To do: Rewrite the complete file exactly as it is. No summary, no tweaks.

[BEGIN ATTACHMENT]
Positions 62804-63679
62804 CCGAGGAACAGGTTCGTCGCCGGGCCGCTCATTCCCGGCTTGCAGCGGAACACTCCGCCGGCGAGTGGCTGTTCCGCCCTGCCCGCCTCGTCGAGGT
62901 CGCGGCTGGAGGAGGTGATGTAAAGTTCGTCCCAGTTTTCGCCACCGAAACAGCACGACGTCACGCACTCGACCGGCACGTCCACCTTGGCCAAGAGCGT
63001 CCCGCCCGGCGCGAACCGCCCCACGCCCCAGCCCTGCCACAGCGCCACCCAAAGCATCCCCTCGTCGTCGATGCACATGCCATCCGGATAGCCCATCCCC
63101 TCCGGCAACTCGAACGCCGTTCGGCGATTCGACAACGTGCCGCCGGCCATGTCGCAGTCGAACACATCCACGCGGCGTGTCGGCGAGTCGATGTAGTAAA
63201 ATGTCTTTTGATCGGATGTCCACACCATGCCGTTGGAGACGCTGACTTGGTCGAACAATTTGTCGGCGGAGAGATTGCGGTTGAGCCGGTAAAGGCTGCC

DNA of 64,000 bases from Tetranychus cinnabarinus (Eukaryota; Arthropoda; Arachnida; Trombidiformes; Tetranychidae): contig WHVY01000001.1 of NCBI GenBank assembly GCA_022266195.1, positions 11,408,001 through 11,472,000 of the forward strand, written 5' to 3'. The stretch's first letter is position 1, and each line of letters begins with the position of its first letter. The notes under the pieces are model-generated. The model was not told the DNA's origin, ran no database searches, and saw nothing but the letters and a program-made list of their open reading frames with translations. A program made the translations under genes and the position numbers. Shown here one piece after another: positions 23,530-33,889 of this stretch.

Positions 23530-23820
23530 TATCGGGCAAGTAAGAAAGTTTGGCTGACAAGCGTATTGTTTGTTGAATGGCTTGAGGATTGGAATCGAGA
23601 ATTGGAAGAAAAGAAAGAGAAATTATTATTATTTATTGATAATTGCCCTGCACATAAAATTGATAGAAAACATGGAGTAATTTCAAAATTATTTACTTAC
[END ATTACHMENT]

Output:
Positions 62804-63679
62804 CCGAGGAACAGGTTCGTCGCCGGGCCGCTCATTCCCGGCTTGCAGCGGAACACTCCGCCGGCGAGTGGCTGTTCCGCCCTGCCCGCCTCGTCGAGGT
62901 CGCGGCTGGAGGAGGTGATGTAAAGTTCGTCCCAGTTTTCGCCACCGAAACAGCACGACGTCACGCACTCGACCGGCACGTCCACCTTGGCCAAGAGCGT
63001 CCCGCCCGGCGCGAACCGCCCCACGCCCCAGCCCTGCCACAGCGCCACCCAAAGCATCCCCTCGTCGTCGATGCACATGCCATCCGGATAGCCCATCCCC
63101 TCCGGCAACTCGAACGCCGTTCGGCGATTCGACAACGTGCCGCCGGCCATGTCGCAGTCGAACACATCCACGCGGCGTGTCGGCGAGTCGATGTAGTAAA
63201 ATGTCTTTTGATCGGATGTCCACACCATGCCGTTGGAGACGCTGACTTGGTCGAACAATTTGTCGGCGGAGAGATTGCGGTTGAGCCGGTAAAGGCTGCC

DNA of 64,000 bases from Tetranychus cinnabarinus (Eukaryota; Arthropoda; Arachnida; Trombidiformes; Tetranychidae): contig WHVY01000001.1 of NCBI GenBank assembly GCA_022266195.1, positions 11,408,001 through 11,472,000 of the forward strand, written 5' to 3'. The stretch's first letter is position 1, and each line of letters begins with the position of its first letter. The notes under the pieces are model-generated. The model was not told the DNA's origin, ran no database searches, and saw nothing but the letters and a program-made list of their open reading frames with translations. A program made the translations under genes and the position numbers. Shown here one piece after another: positions 23,530-33,889 of this stretch.

Positions 23530-23820
23530 TATCGGGCAAGTAAGAAAGTTTGGCTGACAAGCGTATTGTTTGTTGAATGGCTTGAGGATTGGAATCGAGA
23601 ATTGGAAGAAAAGAAAGAGAAATTATTATTATTTATTGATAATTGCCCTGCACATAAAATTGATAGAAAACATGGAGTAATTTCAAAATTATTTACTTAC